Born: Los Angeles, CA 1936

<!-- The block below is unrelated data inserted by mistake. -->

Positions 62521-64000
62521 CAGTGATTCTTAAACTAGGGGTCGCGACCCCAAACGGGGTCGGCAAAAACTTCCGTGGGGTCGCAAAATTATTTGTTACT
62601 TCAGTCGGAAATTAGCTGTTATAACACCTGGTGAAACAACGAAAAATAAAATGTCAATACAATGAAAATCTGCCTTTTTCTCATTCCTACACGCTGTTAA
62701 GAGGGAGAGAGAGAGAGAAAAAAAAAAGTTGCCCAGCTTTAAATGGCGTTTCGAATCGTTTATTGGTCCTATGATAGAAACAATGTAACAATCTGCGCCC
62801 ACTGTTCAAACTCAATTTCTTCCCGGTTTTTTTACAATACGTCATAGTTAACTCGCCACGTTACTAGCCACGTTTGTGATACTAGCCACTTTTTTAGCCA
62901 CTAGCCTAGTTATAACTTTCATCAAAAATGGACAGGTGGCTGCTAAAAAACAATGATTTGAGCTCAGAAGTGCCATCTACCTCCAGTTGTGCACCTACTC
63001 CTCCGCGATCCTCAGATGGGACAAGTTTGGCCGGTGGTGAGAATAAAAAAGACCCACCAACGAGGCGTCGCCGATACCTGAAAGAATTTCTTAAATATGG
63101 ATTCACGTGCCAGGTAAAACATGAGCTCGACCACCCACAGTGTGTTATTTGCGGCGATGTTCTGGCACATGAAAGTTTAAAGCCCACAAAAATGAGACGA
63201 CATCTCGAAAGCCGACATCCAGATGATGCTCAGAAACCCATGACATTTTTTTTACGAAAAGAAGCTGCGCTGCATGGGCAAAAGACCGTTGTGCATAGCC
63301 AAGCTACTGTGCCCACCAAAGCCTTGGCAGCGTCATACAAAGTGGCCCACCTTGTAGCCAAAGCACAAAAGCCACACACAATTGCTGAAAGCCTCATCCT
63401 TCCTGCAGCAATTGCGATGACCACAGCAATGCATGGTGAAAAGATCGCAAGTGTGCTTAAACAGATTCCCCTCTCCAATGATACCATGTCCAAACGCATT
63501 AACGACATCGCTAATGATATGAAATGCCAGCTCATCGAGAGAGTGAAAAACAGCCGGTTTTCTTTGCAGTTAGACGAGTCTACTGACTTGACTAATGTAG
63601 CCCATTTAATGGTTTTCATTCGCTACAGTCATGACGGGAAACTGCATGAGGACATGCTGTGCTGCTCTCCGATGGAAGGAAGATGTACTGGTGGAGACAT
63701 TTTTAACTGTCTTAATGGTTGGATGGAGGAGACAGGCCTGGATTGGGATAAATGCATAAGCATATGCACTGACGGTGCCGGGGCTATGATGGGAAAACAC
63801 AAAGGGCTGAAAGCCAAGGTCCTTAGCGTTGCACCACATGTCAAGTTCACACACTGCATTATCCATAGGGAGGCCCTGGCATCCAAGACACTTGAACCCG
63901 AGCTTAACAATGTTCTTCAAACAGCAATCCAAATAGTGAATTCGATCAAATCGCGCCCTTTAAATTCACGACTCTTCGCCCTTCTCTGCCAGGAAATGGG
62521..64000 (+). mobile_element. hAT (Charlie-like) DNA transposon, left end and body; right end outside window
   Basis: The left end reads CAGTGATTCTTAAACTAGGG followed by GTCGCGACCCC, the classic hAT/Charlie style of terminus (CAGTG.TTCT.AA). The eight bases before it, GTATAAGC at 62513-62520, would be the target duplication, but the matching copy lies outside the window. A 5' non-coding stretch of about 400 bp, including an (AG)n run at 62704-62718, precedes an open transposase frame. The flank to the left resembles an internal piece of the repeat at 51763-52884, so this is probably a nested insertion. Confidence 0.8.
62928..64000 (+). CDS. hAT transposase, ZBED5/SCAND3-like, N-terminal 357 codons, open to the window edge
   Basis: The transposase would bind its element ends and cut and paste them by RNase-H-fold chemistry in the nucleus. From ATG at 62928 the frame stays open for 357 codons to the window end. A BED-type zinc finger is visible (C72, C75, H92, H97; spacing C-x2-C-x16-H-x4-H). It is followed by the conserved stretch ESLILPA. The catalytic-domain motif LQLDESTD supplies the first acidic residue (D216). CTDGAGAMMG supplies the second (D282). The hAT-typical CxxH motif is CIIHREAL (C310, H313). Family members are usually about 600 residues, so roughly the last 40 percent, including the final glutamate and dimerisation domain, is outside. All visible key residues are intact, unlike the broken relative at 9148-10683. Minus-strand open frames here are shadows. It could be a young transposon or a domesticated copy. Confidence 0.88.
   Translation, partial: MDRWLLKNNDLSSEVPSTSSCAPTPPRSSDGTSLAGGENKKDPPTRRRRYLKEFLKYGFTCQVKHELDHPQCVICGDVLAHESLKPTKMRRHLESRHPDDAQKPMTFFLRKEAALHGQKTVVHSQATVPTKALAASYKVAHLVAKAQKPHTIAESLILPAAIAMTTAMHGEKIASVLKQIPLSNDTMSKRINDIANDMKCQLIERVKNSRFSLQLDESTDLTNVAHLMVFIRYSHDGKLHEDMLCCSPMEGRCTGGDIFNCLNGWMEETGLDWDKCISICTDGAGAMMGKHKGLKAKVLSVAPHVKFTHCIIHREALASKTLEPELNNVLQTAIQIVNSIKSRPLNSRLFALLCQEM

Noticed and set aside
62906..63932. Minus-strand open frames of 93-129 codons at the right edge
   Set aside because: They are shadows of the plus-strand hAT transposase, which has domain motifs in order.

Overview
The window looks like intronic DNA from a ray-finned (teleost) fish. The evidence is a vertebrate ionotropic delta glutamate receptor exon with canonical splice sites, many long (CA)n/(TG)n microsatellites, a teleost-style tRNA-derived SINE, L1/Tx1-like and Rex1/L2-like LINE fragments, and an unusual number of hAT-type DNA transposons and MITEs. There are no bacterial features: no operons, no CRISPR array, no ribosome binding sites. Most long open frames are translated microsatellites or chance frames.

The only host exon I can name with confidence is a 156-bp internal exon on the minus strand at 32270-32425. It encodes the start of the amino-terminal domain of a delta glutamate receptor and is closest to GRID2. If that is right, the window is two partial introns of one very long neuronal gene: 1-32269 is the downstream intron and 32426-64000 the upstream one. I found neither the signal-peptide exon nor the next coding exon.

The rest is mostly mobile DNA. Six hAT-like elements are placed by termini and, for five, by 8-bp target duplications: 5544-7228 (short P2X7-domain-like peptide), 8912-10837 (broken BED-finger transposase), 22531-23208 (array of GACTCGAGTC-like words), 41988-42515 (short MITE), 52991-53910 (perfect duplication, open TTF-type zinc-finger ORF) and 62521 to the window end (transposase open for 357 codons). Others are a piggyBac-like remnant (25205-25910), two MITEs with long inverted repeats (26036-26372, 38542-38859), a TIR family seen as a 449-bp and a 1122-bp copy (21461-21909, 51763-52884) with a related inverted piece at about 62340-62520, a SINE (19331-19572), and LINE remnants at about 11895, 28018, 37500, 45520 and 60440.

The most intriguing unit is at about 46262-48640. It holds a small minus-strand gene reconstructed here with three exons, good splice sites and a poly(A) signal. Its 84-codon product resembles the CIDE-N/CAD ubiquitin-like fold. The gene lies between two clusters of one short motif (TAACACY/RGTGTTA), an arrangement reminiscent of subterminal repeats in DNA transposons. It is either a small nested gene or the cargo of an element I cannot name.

Jim Gault is another outstanding gymnastic coach who had a style of coaching that gave his athletes confidence in their ability to learn, perform, and win. It is probable that he learned to coach gymnastics well since he had to learn much about the competitive nature of our sport through his experiences as a physical education teacher and a class or two at San Jose University. Almost mysteriously, he set out to learn how to coach in the gym. Amazingly, he began at an intermediate level and progressed to the elite level. It has been said that he is a man of great charisma and vision. Whatever he did to learn to coach at whatever level, his records and achievements stand as an inspiration to all who otherwise might hesitate when they think of coaching in the complicated world of elite level gymnastics competition.